SCORPIUS an unsupervised approach for inferring linear developmental chronologies from single-cell RNA sequencing data. In comparison to similar approaches, it has three main advantages:
It accurately reconstructs linear dynamic processes. The performance was evaluated using a quantitative evaluation pipeline and ten single-cell RNA sequencing datasets.
It automatically identifies marker genes, speeding up knowledge discovery.
It is fully unsupervised. Prior knowledge of the relevant marker genes or cellular states of individual cells is not required.
news(package = "SCORPIUS") for a full list of changes to the
A preprint is available on
citation("SCORPIUS") to obtain the corresponding citation
Check out our review on Trajectory Inference methods!
You can install:
the latest released version from CRAN with
the latest development version from GitHub with
devtools::install_github("rcannood/SCORPIUS", build_vignettes = TRUE)
If you encounter a bug, please file a minimal reproducible example on the issues page.
To get started, read the introductory example below, or read one of the vignettes containing more elaborate examples:
This section describes the main workflow of SCORPIUS without going in depth in the R code. For a more detailed explanation, see the vignettes listed below.
To start using SCORPIUS, simply write:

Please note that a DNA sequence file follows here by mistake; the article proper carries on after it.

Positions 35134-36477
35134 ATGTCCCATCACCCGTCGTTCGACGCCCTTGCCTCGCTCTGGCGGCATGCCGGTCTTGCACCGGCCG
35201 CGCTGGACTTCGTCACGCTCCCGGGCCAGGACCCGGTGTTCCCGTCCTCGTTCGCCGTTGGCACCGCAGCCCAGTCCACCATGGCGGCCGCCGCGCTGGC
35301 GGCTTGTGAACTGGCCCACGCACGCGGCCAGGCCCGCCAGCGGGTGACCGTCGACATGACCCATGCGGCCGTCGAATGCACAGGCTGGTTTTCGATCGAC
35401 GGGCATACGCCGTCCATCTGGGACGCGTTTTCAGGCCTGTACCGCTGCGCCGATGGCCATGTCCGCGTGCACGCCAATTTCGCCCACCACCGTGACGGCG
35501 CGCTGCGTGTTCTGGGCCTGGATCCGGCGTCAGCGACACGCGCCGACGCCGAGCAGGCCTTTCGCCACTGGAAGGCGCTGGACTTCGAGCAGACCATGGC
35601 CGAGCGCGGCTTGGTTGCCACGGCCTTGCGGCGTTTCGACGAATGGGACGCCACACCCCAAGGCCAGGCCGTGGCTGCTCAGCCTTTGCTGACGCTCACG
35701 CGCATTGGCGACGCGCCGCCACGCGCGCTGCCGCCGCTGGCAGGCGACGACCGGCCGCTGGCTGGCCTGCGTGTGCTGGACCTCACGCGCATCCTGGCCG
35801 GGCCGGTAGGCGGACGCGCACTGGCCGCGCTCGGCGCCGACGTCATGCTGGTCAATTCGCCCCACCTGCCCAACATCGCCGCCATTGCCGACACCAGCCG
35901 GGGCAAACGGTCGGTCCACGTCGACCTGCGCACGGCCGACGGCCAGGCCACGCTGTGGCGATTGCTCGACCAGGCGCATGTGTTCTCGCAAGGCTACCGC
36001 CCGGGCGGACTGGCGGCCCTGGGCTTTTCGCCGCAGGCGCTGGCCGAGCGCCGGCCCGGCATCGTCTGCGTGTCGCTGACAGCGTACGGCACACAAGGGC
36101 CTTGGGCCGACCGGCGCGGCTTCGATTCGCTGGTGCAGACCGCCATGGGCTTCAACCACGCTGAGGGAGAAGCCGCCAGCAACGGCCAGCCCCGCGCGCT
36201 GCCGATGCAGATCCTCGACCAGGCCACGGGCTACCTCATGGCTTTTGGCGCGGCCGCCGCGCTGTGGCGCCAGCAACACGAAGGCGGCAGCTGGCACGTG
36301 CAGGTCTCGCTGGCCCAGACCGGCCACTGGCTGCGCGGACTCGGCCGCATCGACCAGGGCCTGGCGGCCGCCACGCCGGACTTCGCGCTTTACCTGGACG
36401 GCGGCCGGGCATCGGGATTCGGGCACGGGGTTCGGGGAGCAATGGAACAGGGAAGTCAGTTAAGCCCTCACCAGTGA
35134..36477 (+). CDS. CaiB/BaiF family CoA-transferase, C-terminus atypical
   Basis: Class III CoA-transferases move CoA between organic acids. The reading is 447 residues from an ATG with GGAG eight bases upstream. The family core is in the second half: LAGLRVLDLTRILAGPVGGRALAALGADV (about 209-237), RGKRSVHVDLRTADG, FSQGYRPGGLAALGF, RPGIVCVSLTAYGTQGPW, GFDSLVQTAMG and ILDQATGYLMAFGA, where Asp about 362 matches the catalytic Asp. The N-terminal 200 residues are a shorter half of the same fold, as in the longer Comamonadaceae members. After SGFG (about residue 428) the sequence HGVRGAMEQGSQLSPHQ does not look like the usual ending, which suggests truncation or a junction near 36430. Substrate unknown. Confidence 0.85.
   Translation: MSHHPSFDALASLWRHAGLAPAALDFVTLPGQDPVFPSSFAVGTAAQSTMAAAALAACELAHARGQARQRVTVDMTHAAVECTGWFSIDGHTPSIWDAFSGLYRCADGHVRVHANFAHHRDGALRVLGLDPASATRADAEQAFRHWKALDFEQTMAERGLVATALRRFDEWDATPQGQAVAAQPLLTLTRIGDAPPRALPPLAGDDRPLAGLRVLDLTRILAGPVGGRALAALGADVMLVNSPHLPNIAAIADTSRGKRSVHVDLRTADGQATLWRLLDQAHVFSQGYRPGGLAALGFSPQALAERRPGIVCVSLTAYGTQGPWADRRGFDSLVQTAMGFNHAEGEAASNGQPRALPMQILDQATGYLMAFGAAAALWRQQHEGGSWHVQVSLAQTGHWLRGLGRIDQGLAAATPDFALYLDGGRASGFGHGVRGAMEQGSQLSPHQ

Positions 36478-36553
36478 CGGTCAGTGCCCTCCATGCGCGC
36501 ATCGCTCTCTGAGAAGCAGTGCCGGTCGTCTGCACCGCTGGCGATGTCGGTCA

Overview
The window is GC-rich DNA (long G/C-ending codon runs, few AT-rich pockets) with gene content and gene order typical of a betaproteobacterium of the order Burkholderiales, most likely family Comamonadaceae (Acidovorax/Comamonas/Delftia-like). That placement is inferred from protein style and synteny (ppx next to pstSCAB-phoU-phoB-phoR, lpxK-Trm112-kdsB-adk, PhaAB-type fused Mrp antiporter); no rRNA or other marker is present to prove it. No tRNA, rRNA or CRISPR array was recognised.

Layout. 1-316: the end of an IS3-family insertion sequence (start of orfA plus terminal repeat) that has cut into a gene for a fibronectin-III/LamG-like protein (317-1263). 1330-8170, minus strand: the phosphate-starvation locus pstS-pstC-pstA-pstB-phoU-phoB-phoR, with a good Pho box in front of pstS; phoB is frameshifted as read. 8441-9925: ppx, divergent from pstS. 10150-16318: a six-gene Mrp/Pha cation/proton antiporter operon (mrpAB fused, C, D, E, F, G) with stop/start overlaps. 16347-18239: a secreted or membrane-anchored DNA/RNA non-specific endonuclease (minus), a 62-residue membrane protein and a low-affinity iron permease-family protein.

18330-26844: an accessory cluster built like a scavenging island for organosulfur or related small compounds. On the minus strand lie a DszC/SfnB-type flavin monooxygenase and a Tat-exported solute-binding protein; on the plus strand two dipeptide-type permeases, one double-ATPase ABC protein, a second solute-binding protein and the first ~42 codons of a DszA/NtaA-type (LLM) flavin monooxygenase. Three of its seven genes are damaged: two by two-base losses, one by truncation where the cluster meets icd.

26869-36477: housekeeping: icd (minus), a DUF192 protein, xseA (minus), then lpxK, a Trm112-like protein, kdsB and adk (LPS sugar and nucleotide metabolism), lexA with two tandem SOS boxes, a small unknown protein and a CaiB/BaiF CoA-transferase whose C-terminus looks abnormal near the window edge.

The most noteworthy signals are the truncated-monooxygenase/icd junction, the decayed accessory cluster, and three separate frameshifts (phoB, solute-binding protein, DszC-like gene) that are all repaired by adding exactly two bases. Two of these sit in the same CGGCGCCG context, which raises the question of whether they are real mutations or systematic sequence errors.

ginhoux dataset (See Schlitzer et al. 2015) contains 248 dendritic
cell progenitors in one of three cellular cellular states: MDP, CDP or
PreDC. Note that this is a reduced version of the dataset, for packaging
reasons. See ?ginhoux for more info.
data(ginhoux) expression <- ginhoux$expression group_name <- ginhoux$sample_info$group_name
With the following code, SCORPIUS reduces the dimensionality of the dataset and provides a visual overview of the dataset. In this plot, cells that are similar in terms of expression values will be placed closer together than cells with dissimilar expression values.
space <- reduce_dimensionality(expression, "spearman") draw_trajectory_plot(space, group_name, contour = TRUE)
To infer and visualise a trajectory through these cells, run:
traj <- infer_trajectory(space) draw_trajectory_plot(space, group_name, traj$path, contour = TRUE)
To identify candidate marker genes, run:
# warning: setting num_permutations to 10 requires a long time (~30min) to run! # set it to 0 and define a manual cutoff for the genes (e.g. top 200) for a much shorter execution time. gimp <- gene_importances( expression, traj$time, num_permutations = 10, num_threads = 8, ntree = 10000, ntree_perm = 1000 )
To select the most important genes and scale its expression, run:
gimp$qvalue <- p.adjust(gimp$pvalue, "BH", length(gimp$pvalue)) gene_sel <- gimp$gene[gimp$qvalue < .05] expr_sel <- scale_quantile(expression[,gene_sel])
To visualise the expression of the selected genes, use the
draw_trajectory_heatmap(expr_sel, traj$time, group_name)
Finally, these genes can also be grouped into modules as follows:
modules <- extract_modules(scale_quantile(expr_sel), traj$time, verbose = F) draw_trajectory_heatmap(expr_sel, traj$time, group_name, modules)
news(package = "SCORPIUS") or NEWS.md for a full
list of changes.
ti_scorpius()wrapper to SCORPIUS.
RANN::nn2() instead of own nearest neighbour functions.
Remove deprecated functions.
lmds instead of
Fixed internal function
check_numeric_matrix() such that it does
not run for ages when applied to a large sparse matrix.
Minor improvement in
infer_initial_trajectory() when calculating
the distance from points to along candidate segments.
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